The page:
deconstructing formative life-experiences

Where will my studio work take me this semester? The work is about the process of deconstructing formative life experiences. My studio process always involves life experiences. The difference is that I am learning the language to explain it.
We all have a story. Some stories involve zero adversities, while others are fraught with them. Collectively, we can deconstruct life experiences together. An example of this might be motherhood. Mothers collectively deconstruct the experience of motherhood together, finding commonalities but also differences. Individually, we deconstruct motherhood within our time, the number of children, our relationship toward our mother, etc.
When you have adverse childhood experiences (ACEs), of which 60% of the US population has, deconstruction can be a minefield. In the deconstruction, there can be pain. In the studio process, there can be beauty and connection-building from the investigation. Healing through making, honoring through construction, and coping by sharing the studio process.

Thank you for following my art journey. You can see more of my work here.

my best,


Published by Art Belongs to Everyone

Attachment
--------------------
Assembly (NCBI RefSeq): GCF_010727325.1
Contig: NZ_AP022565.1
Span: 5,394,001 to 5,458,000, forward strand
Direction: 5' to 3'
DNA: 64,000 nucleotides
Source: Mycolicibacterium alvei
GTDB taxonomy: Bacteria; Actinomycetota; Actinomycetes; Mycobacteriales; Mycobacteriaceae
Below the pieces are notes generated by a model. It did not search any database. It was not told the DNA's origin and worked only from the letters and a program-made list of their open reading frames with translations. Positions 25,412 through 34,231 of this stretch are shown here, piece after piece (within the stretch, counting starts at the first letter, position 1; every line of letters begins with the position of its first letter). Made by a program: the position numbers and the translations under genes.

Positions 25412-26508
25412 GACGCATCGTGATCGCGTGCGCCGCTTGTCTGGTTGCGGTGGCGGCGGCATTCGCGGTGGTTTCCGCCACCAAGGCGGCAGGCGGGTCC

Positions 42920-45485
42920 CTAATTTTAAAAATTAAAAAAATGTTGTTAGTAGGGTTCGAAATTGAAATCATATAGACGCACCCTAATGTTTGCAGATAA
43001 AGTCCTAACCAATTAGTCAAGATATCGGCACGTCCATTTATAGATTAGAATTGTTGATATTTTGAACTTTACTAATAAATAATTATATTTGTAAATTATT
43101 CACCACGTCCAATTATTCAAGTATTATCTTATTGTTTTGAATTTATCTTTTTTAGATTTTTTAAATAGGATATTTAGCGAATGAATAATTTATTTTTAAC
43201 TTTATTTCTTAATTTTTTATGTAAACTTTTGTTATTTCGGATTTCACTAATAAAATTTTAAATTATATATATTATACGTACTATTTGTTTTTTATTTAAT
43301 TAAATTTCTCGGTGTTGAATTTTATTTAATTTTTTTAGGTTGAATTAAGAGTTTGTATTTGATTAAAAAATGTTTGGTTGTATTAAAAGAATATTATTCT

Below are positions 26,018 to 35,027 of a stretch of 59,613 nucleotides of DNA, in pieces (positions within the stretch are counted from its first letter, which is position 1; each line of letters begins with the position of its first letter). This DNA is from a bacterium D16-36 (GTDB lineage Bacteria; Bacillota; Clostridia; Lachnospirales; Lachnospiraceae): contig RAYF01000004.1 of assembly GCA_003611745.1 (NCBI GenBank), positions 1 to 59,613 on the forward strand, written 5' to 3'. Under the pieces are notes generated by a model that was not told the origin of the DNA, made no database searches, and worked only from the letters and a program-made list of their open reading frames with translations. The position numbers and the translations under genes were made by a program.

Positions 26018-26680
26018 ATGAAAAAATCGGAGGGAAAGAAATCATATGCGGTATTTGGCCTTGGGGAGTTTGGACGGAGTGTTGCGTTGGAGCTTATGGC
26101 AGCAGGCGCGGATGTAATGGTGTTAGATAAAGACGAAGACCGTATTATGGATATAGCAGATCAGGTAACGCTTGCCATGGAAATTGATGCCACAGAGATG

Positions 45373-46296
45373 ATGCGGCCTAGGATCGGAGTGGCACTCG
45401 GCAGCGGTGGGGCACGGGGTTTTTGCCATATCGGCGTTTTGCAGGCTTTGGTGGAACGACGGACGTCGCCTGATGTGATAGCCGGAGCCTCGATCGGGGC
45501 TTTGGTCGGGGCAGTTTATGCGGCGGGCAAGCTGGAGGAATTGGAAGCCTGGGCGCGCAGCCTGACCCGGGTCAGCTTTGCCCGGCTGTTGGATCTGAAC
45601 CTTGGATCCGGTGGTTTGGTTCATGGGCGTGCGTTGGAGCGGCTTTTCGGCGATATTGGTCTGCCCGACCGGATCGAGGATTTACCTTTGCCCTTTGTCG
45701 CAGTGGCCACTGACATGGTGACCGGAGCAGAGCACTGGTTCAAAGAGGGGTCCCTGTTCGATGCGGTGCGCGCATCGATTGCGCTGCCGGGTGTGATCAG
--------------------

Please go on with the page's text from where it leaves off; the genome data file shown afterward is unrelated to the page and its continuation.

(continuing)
Remember Reflect Reform In this work, I have been exploring phenomena of memory augmentation. I experimented with reflections and cinematic images by juxtaposing photographs, paint, wood, and mylar. The direction of the work includes painting intimate, reflective, observations of augmented memories.  I began by building a cabinet of curiosities as a way to form a tableau painting and experiment with different media. Inspired by the relief paintings by artist Sally Han, I built a model of a Victorian cabinet using tenets of Darwin's theory of evolution. I painted on a variety of surfaces including wood, photographs, and adding raw lumber to the pieces. In this process, I disassembled the cabinet to give autonomy to each piece. Although I diverted from the original idea of a final installation, there was an impulse to paint larger. Adding mylar was yet another way to accentuate reflection as a part of the critical dialogue with the work. The final result offers an opportunity to remember, reflect, and reform.

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